FARO’s 3D Laser Scanning Technology used in reconstructing the face of a mysterious mummy, known as the Lady of Cao. She is believed to be a female leader of the Moche Civilization in Peru, which ruled more than 1,700 years ago.
Moche culture flourished approximately a thousand years before the Inca civilization in northern Peru. In 2005, a tomb was discovered in a mud-brick ruined pyramid near Trujillo, a city on the northwest coast of Peru known for being a site of the prehistoric Moche culture. Inside of this tomb was an intriguing bundle of cloth. This bundle preserved a mummified female body covered in elaborate tattoos – of snakes, spiders and supernatural motifs — along with jewelry, ornaments, crowns, and two scepters. This woman is now known as “The Lady of Cao”, the only known female ruler of the Moche Civilization.
The Lady of Cao mummy is currently in display in the Museum of “El Brujo” Archaeological Complex, near to Magdalena de Cao town, in northern Peru. To preserve the mummy, she’s kept in a climate-controlled chamber and can only be viewed indirectly with the aid of a viewing window and mirror.
Wiese Foundation, the entity that sponsors the Museum, wanted the visitors to be able to admire the Lady of Cao more freely and have a permanent digital record of her remains for further preservation. To achieve this, the museum contacted the world’s most trusted source for 3D technology, FARO®. Through FARO’s state-of-the-art 3Dsolutions, it was possible to build a digital model of the mummy, 3D print a replica, and, using specialized software and forensic anthropology techniques, perform the facial reconstruction that would reveal to the world, for the first time, The Lady of Cao’s face.
To achieve this goal, FARO and Wiese Foundation, along with 3D Systems®, Grupo Abstract and ARQ 3D+, assembled an international team of experts formed of archaeologists, anthropologists, forensic scientists and 3D technology experts.
The process began by 3D scanning the mummy’s face using a turnkey 3D scanning solution tailored for forensic anthropology, crime lab, and medical examination applications. This solution consisted of high-resolution, fast-speed 3D scanners, the FARO Design ScanArm® paired with 3D Systems’ Geomagic®Wrap and Geomagic®Freeform® software.
Here’s a breakdown of the digital reconstruction process:
Thanks to this effort of this multidisciplinary talent and state-of-the-art 3D technology, the face of this remarkable and historic character of pre-Hispanic culture has been brought to life and revealed to the world.
If you want to learn more about the use of FARO’s 3D solutions in forensic reconstruction and cultural heritage preservation, click here.
On the computer screen, these digital renderings are protean, morphing at the click of a mouse from solid 3D printouts to
In collaboration with FARO and ScanLAB Projects, Sir John Soane’s Museum in London has embarked on the Explore Soane Challenge which involves giving a global audience access to its archive.
Thanks to the latest 3D scanning technology offered by FARO, The Museum was able to scan its collections in order to create an online digital archive. The Soane Museum is one of a kind. Built by distinguished 19th century architect Sir John Soane, it was a home, library and museum in one – housing his collection of artworks, sculptures, furniture and artefacts. At his death in 1837, Soane left his house and collection to the nation, stipulating that it should be kept open and free for the public’s inspiration and education.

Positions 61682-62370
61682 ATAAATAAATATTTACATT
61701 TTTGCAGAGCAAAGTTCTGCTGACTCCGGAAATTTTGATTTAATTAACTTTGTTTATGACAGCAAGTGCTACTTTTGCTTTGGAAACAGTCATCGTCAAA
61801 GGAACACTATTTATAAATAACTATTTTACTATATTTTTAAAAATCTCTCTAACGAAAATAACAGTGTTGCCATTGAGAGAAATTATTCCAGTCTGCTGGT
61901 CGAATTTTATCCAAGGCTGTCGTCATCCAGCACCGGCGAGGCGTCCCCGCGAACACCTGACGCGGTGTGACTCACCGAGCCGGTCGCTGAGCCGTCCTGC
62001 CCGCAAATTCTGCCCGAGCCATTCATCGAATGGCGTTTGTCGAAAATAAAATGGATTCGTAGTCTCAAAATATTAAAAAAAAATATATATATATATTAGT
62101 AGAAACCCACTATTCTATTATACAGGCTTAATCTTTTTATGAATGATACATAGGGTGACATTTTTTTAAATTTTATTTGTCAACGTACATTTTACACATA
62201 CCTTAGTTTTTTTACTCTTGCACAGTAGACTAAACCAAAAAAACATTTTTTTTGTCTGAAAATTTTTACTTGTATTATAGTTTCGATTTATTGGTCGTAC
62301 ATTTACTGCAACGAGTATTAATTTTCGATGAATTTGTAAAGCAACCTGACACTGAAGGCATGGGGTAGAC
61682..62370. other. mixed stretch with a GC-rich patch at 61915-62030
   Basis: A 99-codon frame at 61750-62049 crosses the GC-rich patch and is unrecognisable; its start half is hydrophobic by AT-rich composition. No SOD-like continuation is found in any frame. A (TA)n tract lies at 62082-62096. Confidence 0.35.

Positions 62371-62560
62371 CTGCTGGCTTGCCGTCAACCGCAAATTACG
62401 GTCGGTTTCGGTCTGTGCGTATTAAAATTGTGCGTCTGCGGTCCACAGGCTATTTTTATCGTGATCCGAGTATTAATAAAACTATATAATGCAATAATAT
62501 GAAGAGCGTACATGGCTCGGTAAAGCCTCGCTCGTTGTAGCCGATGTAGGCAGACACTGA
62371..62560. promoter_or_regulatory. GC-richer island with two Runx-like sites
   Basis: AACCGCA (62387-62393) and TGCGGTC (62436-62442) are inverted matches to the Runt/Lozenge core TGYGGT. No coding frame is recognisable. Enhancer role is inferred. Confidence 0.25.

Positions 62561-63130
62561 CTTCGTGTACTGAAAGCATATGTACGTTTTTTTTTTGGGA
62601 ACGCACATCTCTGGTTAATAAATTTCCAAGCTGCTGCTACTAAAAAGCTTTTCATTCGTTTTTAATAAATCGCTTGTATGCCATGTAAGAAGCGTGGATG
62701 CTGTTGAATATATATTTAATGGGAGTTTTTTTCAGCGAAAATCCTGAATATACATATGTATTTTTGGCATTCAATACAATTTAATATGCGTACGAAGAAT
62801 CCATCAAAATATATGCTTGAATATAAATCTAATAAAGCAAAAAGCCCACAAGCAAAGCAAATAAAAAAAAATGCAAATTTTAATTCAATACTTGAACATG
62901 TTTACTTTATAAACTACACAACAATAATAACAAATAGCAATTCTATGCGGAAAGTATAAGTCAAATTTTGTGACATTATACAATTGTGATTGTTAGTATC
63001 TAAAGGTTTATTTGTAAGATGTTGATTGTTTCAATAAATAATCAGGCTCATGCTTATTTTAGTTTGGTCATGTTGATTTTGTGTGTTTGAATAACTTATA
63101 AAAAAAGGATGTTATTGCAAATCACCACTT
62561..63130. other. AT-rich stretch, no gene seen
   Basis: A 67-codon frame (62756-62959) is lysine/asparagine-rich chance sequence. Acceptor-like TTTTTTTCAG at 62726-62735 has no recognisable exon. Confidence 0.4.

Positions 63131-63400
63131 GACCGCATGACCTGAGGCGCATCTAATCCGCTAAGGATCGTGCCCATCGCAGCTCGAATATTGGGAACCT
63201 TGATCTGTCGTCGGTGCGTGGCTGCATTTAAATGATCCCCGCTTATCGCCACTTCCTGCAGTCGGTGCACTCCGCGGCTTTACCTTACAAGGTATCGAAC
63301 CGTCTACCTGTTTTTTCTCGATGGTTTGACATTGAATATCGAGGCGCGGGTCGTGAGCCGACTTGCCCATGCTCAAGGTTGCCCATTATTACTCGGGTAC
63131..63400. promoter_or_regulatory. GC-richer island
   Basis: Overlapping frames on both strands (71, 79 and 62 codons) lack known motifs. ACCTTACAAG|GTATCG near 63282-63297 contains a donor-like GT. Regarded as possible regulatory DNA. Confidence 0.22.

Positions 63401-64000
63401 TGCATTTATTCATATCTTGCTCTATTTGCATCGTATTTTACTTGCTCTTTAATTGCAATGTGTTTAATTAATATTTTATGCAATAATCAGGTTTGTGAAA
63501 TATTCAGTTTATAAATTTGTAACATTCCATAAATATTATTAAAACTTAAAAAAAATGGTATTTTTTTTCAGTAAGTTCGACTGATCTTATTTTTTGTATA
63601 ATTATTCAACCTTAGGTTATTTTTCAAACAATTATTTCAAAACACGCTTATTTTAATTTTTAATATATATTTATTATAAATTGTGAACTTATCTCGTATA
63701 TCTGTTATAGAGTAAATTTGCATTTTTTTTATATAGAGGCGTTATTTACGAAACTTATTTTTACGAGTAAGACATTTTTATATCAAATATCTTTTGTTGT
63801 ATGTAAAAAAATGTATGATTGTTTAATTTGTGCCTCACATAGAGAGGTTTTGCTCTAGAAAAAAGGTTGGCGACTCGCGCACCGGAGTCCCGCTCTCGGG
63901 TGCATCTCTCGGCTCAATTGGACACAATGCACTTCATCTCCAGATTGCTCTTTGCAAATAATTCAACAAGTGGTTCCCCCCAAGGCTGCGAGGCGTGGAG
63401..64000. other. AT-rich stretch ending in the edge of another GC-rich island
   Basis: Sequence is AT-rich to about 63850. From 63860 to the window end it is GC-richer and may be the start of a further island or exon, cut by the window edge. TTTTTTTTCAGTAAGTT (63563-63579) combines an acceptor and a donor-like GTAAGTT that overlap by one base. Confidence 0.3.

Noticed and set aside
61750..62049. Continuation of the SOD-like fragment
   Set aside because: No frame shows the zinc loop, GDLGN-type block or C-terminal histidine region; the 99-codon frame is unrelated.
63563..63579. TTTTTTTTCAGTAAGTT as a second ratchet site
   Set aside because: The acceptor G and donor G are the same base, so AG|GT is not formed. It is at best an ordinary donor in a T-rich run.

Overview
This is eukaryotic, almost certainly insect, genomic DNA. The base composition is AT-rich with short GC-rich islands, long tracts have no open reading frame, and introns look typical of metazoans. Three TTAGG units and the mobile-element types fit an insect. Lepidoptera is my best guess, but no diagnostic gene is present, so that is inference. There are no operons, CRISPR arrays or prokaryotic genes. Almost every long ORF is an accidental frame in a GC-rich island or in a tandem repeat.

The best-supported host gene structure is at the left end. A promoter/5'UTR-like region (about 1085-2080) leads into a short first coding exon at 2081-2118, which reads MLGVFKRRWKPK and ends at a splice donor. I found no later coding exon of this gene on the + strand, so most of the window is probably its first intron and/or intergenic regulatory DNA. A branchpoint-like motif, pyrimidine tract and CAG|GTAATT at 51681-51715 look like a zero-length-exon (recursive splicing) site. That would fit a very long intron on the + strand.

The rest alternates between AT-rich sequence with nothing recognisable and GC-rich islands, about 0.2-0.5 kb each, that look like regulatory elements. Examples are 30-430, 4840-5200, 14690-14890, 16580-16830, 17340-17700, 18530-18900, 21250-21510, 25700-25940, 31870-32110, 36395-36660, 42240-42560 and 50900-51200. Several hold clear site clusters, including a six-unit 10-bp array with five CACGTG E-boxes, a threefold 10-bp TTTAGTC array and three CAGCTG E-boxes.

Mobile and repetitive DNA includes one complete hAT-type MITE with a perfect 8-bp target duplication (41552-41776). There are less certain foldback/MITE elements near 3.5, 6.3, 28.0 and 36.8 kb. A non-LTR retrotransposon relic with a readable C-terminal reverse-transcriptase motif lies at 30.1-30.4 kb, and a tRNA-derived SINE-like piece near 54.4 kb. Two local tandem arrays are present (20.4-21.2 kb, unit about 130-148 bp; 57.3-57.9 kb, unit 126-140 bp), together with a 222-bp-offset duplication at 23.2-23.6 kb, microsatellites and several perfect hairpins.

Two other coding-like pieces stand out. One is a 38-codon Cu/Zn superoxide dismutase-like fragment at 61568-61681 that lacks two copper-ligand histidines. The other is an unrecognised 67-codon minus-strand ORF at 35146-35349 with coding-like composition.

Almost two centuries later, FARO, ScanLAB Projects and The Soane Museum have embarked on a unified project to create an online digital archive of the Museum. The project utilises the latest developments in 3D technology to scan and digitise a wide selection of rooms and objects. This includes Soane’s Model Room, and the ancient 3,500 year old Sarcophagus of King Seti I.
For 180 years, the house has remained meticulously preserved through conservation and restoration. Nevertheless, Explore Soane continues this ambition in a new, powerful way. The teams will be adding more rooms, and several more objects to the digitised collection in order to inspire and educate, precisely as Sir John Soane wished.
Teams from ScanLAB have been utilising a range of cutting edge scanning technologies from FARO. Large spaces such as rooms and stairwells have been captured using LiDAR scanners such as the FARO Focus x 330, whilst smaller objects are scanned using the latest FARO Arm scanner and photogrammetric software. The data now forms part of an archive not just for the Museum but also for future and overseas researchers interested in studying the Museum and the many models collected by Sir John Soane himself.
“At Faro we strongly believe that the future is to digitally preserve and record every artefact or site of interest for future generations. Our mission is ‘To enable mankind to easily and accurately connect the physical world to the virtual world.’ The tools that we use to document collections have become more user friendly and cost effective which makes it more accessible to more people. We want to make our heritage our future.” (David Southam, FARO)
Click here to explore Sir John Soane’s Museum.
FARO Technologies are thrilled to have aided Andrew Saunders, Associate Professor from the University of Pennsylvania to accomplish his mission of collecting a digital archive of Baroque art and architecture. Saunders, who works in the Department of Architecture travelled to Italy for six weeks in order to scan and archive some of the most prominent Italian Baroque architecture. Following the University of Pennsylvania’s commitment to ‘advancing the public good–both locally and globally–through art, design, planning, and preservation,’ the purpose of this project was to discover a superior method to digitally explore highly complex baroque architecture.